Preventing illness

preventing illness on dilaysis?

Vaccinations and infection prevention for those on dialysis

Your body’s immune system helps protect you from infection. However, people on dialysis can have weaker immune systems. This makes it harder to fight off infections and means it’s possible to get very sick.

Here are important things you should do:

Get recommended vaccinations

  • Getting recommended vaccinations can help prevent you from having to cope with other health concerns.
  • Ask your kidney doctor about which vaccinations are right for you.

Learn more about recommended vaccinations for those living with CKD

Protect yourself and others from infections

  • Take sensible precautions to avoid contact with the seasonal flu and COVID-19 viruses, such as wear a mask and keep 6 feet apart from people who do not live with you.
  • Frequently clean your hands with soap and a solution that kills germs.
  • Cover your mouth and nose when you sneeze or cough.
  • Frequently disinfect common surfaces in your home. Places for special attention are hard surfaces in the kitchen and bathroom.

Learn more about how you get an infection

Do a daily wellness check on your dialysis access to make sure it stays healthy and to find signs of a blood stream infection early.

  • Learn how to keep your access clean.
  • Know the signs of possible infection.
  • Talk to your care team immediately if your access looks, sounds, or feels different.

Learn more about caring for your access

Get vaccinations to help avoid illness

Getting recommended vaccinations can help prevent you from having to cope with other health concerns. Here are some important vaccinations to ask your kidney doctor about.

Seasonal Influenza (Each October)

  • An annual flu shot helps protect you during the flu season, October through May.
  • Within 2 weeks of your flu shot, the vaccine begins helping your body fight the flu if you become infected.  
  • Because the flu virus changes each year, get a new flu shot at the beginning of each Fall.

Pneumonia (Every 5 years)

  • The pneumonia vaccine helps protect you from 23 types of infection. 
  • Usually 1-2 doses of vaccine are given, followed by a booster shot in 5 years.
  • About 2-3 weeks after receiving the vaccine, it prevents pneumonia about 60-70% of the time.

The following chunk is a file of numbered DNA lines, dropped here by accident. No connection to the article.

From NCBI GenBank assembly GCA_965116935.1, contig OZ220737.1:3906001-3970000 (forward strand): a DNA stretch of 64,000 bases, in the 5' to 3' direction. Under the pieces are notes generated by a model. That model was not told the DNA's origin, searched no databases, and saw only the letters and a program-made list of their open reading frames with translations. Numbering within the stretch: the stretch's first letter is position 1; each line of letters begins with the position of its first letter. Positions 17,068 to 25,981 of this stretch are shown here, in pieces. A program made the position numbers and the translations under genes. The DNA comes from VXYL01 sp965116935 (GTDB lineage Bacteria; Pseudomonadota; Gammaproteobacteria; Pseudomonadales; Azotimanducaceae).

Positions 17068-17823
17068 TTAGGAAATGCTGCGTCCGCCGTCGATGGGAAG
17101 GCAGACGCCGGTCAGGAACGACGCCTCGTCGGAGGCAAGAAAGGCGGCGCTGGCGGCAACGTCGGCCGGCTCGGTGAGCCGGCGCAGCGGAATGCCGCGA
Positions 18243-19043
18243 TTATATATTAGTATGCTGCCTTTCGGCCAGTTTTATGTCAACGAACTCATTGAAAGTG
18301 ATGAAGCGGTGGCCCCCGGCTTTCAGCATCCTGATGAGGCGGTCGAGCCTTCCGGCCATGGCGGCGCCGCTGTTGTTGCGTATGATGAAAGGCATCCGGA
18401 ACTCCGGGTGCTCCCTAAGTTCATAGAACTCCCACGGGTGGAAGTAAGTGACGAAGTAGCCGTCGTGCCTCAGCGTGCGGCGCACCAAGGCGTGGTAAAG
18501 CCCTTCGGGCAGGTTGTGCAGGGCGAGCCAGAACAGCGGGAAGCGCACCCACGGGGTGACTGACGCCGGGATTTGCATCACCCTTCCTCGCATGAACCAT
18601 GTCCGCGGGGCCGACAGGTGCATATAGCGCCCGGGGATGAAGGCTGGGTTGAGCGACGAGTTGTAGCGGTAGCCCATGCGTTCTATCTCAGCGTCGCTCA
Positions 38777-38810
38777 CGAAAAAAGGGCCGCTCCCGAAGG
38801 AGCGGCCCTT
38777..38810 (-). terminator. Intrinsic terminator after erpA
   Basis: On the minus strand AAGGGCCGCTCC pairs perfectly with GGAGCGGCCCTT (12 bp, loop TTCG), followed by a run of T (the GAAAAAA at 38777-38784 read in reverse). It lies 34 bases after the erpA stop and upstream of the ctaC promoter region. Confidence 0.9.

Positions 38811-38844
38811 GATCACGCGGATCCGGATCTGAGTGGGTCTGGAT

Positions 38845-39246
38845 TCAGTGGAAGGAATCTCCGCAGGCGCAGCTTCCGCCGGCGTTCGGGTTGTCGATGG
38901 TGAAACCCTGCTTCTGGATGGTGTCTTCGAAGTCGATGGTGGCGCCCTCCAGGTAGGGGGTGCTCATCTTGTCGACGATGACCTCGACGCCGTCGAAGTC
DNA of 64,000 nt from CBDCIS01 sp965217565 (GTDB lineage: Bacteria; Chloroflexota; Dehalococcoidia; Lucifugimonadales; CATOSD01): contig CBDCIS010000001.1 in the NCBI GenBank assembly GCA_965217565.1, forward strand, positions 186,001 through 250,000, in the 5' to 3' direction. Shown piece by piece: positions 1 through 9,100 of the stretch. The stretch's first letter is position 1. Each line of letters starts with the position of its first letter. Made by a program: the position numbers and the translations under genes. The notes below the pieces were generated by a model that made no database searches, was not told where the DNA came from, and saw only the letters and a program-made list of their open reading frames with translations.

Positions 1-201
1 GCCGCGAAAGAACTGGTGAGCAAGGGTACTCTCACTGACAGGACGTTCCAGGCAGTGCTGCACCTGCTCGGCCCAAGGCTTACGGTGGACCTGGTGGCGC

Hepatitis B (When needed)

  • Your doctor tests your blood to see if you need this vaccine.
  • If needed, a series of Hepatitis B shots is given. For some this may be 3 shots. Others may need additional or higher dosage. 
  • Talk to your kidney doctor about testing, timing and dosage.
  • A test to determine if you are immune or have lost immunity and need more vaccinations to Hepatitis B is done at regular intervals.

Handwashing tips from Bubbles

Bubbles is our handwashing champion. Download and post his tips on reducing the risk of infection by expert handwashing.


Handwashing made fun

This widely popular music video gets your toes tapping all the way to the sink! 

dialysis access care

Dialysis access care

Your dialysis access is your lifeline to your best life possible. Learn more about how to keep your access healthy and ready for safe, efficient dialysis treatments.

COVID prevention for dialysis

Reducing risk of COVID-19

Dialysis centers are working hard to reduce the risk of COVID-19 infection. Learn about how this is being done and get some helpful reminders on how to protect yourself and those you love.

Reduce the risk of infection

Due to tooth decay/gum disease

Symptoms: You may have pain or swelling in your mouth from cavities or gum infections. 

Why does it happen:  People with CKD have to be especially careful about the health of their teeth.  A minor infection for someone without CKD can turn into a major problem for someone with kidney disease.

In addition to causing pain, trouble eating, and bad breath, cavities and gum infections can cause chronic inflammation which the body must fight off.  Also, germs that cause cavities and gum disease can easily spread throughout the body and make it hard on your immune system to fight them off. Infection of any kind is a concern for those on dialysis.  In addition, poor oral health is a risk factor for cardiovascular disease due to the chronic inflammation it may cause.


What you can do:

  • See your dentist regularly and make sure he/she knows you are on dialysis.
  • If you are getting a major dental procedure, it is often advised that you take a single dose of antibiotic (dental prophylaxis) just prior to the procedure. Ask your dentist if this is necessary for you.
  • Schedule dental appointments on non-dialysis days, especially if you are receiving blood-thinning medicine, such as heparin, during your treatments to prevent clotting.
  • Brush your teeth and tongue at least twice a day.
  • Floss regularly.

From foot-related problems

Symptoms: You might have very dry skin or a corn or callus on your foot that might easily crack the skin and allow an infection to enter your blood.

Why does it happen: People on dialysis can have poor circulation, nerve damage and weaker immune systems that may turn a simple foot issue into a very serious health problem.


What you can do:

  • Make sure your care team regularly checks your feet for:
  • Discoloration, corns, calluses, and any changes from the last check
  • Numbness or changes in what you feel
  • Cuts, swelling, ulcers, cracks/breaks in the skin; don’t forget to check between your toes and use a mirror.
  • Satellite Healthcare is dedicated to doing foot checks for the patients once a month. If you are not having this valuable check performed by your nurse, please say something.
  • A podiatry referral will often be made should big problems with your feet be discovered.


Tell your care team if you have:

  • A history of foot problems
  • Noticed any changes on your feet
  • Have any pain, cramps or discomfort in your foot